4) A traveler cannot deduct expenses that he pays to have another person (spouse, child or whomever) travel with him, unless that other person a) is the traveler’s employee, client, customer, business associate or business consultant; b) has a bona fide business purpose for the travel; and c) would be able to deduct his own expenses, under the rules discussed in this issue, if the other person paid those expenses.


Additional Considerations


Deductions for meals and entertainment in connection with business travel are available only for "ordinary and necessary" expenses that are not "lavish or extravagant" and meet one of the following tests:


Directly Related Test:  1) the meals or entertainment take place in a clear business setting or 2) the main purpose of the expense is the active conduct of business, or 3) the traveler engages in business during the meal or entertainment period, and 4) there is more than a general expectation of getting a specific business benefit from the expenditure.


   b)  Associated Test:  1) the meals or entertainment are associated with the

       Traveler’s trade or business; and 2) the meals or entertainment directly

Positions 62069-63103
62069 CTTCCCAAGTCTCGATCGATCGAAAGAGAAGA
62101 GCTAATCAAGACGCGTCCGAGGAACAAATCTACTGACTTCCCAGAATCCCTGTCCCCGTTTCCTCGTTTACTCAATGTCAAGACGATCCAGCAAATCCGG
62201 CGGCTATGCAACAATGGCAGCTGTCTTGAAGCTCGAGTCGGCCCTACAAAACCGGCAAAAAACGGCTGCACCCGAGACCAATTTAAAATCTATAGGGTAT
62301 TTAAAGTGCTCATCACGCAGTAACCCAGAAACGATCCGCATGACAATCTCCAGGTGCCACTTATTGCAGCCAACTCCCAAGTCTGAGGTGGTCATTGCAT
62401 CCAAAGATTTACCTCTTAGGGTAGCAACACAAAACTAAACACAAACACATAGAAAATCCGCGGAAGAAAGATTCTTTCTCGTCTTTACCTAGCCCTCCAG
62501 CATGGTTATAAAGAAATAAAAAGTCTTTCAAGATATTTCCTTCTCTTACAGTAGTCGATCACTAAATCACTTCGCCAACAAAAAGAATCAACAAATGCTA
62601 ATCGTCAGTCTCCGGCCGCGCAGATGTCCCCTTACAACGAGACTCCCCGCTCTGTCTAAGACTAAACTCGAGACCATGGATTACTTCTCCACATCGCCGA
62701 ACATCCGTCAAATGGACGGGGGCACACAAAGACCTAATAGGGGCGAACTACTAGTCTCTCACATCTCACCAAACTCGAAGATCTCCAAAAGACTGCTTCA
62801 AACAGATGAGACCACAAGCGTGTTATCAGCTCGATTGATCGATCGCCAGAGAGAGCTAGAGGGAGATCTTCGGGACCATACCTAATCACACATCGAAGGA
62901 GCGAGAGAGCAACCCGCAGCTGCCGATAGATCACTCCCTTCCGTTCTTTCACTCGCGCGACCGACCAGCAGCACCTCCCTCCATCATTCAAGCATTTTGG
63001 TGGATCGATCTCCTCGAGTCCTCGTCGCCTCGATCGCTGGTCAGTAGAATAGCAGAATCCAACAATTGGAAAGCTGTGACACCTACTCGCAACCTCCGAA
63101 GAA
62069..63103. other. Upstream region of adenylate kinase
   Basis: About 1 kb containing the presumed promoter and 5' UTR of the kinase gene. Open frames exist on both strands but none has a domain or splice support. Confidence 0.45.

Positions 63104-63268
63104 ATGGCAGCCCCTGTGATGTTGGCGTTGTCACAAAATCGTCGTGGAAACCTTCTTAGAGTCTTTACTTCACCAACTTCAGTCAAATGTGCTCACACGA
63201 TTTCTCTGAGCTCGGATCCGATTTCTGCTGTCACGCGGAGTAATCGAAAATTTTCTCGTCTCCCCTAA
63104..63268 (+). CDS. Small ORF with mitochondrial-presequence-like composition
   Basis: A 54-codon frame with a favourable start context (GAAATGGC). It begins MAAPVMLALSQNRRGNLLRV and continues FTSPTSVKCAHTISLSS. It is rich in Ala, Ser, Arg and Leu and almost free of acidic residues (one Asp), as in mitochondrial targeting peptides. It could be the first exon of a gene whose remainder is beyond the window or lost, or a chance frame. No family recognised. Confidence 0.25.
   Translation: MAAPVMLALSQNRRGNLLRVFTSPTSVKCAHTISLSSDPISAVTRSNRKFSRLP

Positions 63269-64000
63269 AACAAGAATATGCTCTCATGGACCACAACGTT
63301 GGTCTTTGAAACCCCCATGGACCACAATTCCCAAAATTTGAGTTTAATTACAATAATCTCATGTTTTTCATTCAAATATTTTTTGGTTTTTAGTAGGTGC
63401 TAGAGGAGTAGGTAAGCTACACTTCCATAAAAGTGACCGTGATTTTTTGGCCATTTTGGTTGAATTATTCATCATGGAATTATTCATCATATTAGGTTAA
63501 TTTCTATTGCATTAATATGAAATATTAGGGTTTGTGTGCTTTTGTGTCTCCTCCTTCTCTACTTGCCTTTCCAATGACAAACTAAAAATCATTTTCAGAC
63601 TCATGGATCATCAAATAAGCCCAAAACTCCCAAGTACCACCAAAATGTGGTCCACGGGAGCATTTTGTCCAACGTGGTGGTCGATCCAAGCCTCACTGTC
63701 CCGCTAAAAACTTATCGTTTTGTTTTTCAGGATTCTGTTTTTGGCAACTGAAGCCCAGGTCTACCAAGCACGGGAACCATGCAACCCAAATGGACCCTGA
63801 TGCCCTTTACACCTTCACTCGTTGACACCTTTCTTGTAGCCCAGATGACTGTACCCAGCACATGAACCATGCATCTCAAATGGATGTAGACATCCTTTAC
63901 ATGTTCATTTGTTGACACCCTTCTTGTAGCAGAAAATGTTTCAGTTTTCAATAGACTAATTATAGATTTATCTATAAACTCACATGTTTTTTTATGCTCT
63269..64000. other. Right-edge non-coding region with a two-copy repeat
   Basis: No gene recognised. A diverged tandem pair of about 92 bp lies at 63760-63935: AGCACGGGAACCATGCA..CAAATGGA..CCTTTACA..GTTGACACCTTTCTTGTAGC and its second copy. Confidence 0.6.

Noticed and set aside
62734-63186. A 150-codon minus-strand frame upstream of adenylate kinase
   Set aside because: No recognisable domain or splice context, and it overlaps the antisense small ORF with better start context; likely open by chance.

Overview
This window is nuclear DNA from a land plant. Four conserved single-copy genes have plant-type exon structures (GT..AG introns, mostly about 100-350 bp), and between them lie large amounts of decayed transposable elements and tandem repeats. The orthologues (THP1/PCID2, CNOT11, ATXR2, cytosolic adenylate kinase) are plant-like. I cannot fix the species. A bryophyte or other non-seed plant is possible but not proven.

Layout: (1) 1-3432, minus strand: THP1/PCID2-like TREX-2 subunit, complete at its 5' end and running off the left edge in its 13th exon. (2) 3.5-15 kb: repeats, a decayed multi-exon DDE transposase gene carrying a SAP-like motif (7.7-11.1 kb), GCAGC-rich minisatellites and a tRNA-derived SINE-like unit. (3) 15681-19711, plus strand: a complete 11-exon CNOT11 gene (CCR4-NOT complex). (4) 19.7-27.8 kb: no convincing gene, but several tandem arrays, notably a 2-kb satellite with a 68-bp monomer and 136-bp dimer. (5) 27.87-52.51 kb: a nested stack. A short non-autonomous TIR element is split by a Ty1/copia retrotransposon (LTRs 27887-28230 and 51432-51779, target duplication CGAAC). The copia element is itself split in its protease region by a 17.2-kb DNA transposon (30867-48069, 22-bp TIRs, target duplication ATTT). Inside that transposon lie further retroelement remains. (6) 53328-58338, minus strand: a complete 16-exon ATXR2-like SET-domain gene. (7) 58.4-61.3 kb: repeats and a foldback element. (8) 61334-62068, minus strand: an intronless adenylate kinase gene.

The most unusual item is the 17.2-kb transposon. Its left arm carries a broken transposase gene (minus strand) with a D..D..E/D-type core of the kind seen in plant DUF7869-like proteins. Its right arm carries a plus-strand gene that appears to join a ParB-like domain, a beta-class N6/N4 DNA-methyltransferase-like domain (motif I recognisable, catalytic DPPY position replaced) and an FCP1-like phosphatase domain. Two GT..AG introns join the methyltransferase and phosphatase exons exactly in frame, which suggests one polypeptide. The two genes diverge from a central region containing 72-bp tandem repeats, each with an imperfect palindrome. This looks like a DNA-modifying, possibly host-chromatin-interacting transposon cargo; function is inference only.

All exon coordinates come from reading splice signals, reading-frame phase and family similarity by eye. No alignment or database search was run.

Precedes or follow a substantial business discussion.


Because tax laws are complex and often change, readers are encouraged to consult their own tax advisors in addition to reading the information in these pages. Please contact our office or your tax advisor for advice on how the material discussed apply to their specific situations. The information presented is intended to inform, alert and prompt further discussions to the reader of the presented tax and other accounting items of interest, but since it is presented in abbreviated form and not all-inclusive, it should be implemented only upon in-depth consultation with your appropriable advisors. Also contact referenced venders for additional specific information and application.